We had our requisite pioneer talk this past Sunday. Certainly not as boring as the four five-minute reports about the recent girls and boys camps, but predictable and boring nonetheless. Luckily for me, Gospel Doctrine had some uplifting moments and I hadn’t decided to be perturbed and pack up right after Sacrament. I am not sure if it all balanced out or not, but I did feel uplifted at some points yesterday and I did get to take the Sacrament, so I am not about to write it off yet.
Anyhow, on to my point. The main speaker said, among other tidbits, at one point that we should be grateful for the pioneers of southern Alberta.
I am not related to any of them (well, not outside of marriages within my wife’s family). They didn’t really help establish Church doctrine or practise. The Church in southern Alberta has not made me the person I am today.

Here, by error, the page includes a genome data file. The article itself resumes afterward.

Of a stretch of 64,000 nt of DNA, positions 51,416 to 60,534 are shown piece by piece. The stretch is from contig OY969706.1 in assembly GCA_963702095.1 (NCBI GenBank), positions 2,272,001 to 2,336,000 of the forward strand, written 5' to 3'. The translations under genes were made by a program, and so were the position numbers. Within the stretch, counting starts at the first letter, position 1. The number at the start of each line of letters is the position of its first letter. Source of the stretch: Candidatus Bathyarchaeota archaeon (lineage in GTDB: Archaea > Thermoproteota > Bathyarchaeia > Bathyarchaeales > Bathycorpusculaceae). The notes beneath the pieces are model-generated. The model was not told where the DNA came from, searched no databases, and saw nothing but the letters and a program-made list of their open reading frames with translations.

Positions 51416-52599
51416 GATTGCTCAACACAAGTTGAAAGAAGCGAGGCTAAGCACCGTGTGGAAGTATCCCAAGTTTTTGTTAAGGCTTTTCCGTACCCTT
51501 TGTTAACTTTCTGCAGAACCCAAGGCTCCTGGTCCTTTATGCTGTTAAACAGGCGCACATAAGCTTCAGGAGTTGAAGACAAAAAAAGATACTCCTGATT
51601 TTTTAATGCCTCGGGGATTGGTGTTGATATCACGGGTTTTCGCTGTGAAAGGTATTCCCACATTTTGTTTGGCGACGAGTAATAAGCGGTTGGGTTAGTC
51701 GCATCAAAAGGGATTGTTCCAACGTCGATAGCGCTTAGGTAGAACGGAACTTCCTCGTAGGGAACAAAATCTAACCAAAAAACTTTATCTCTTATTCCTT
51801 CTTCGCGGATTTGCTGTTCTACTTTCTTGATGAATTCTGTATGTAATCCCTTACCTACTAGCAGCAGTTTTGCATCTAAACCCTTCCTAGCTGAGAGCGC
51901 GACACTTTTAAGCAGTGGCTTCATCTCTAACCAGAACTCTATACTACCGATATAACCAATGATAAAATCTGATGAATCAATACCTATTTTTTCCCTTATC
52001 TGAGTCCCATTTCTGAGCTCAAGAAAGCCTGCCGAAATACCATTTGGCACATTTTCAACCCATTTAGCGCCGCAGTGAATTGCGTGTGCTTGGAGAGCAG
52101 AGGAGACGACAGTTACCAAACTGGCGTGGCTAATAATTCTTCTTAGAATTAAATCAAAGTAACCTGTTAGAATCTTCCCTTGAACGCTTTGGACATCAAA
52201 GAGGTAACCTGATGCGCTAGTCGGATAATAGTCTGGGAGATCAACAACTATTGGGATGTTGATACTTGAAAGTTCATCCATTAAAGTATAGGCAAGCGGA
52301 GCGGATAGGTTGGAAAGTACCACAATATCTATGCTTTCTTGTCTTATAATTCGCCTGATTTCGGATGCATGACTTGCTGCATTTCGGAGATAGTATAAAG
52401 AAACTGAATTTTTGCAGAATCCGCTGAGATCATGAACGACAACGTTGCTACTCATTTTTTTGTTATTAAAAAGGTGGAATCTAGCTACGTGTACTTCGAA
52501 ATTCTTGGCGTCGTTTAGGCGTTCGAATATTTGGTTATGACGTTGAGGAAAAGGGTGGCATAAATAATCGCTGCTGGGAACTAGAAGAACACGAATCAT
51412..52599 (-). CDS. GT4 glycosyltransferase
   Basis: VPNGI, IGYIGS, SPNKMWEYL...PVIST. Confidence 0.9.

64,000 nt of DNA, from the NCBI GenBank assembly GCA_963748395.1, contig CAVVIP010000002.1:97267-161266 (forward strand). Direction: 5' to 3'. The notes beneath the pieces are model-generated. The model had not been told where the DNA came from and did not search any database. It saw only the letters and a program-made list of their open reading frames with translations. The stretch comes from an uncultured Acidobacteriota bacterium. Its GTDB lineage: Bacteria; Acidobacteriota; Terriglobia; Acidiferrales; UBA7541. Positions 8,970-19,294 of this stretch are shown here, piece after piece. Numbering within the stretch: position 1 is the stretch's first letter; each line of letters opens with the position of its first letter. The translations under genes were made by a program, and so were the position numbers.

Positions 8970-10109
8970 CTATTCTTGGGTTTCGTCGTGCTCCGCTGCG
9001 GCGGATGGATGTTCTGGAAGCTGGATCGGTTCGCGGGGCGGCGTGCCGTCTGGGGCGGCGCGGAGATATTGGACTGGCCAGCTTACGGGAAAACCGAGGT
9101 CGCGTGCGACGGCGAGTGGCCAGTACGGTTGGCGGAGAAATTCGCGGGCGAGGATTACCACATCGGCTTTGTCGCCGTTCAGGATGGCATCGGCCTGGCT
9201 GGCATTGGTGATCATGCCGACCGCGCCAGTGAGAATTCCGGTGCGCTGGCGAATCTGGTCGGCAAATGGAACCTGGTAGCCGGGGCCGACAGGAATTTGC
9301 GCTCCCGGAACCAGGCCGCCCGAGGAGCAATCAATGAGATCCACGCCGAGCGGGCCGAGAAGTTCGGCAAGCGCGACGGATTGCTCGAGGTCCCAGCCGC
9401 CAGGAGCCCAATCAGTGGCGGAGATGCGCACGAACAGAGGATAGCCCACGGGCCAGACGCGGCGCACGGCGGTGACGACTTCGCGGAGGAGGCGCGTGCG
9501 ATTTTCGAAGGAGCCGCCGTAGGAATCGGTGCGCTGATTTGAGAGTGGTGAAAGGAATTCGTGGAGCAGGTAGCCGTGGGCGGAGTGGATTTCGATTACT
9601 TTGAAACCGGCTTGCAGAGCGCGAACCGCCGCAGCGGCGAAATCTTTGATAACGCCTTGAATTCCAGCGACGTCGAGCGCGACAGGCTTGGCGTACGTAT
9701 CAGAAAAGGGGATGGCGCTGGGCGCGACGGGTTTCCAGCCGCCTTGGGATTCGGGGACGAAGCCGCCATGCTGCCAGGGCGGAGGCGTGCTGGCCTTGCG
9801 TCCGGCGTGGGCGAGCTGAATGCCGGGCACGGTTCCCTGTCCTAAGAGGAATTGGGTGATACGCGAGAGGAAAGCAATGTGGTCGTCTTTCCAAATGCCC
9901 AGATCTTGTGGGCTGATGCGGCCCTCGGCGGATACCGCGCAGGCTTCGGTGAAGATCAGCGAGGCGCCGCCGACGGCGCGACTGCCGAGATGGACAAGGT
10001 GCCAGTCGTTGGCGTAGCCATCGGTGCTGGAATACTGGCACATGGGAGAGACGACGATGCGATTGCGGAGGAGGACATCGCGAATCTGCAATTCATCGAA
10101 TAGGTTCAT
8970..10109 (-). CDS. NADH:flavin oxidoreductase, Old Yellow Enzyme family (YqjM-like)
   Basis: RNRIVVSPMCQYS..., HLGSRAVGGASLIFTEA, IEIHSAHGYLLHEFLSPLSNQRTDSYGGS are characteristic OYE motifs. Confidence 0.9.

In actuality, I am more grateful for the pioneers in Regina than I am for the ones in southern Alberta. It’s those pioneers who directly influenced my life.
The first LDS meetinghouse I ever attended was one built by the Regina pioneers. My parents joined the church partly because they were befriended by Regina pioneers (or their children). I was taught in Primary by Regina pioneers (and their descendants). I was there when two Regina branches became two Regina wards nearly thirty years ago. My own parents were pioneers.
The list, of course, goes on.
Can’t say a single one of those things about southern Alberta. Nope. I am about as grateful for southern Alberta pioneers as I am for Ontario pioneers (well, maybe less, since John Taylor was from Ontario). I definitely see no reason why I should be grateful for them.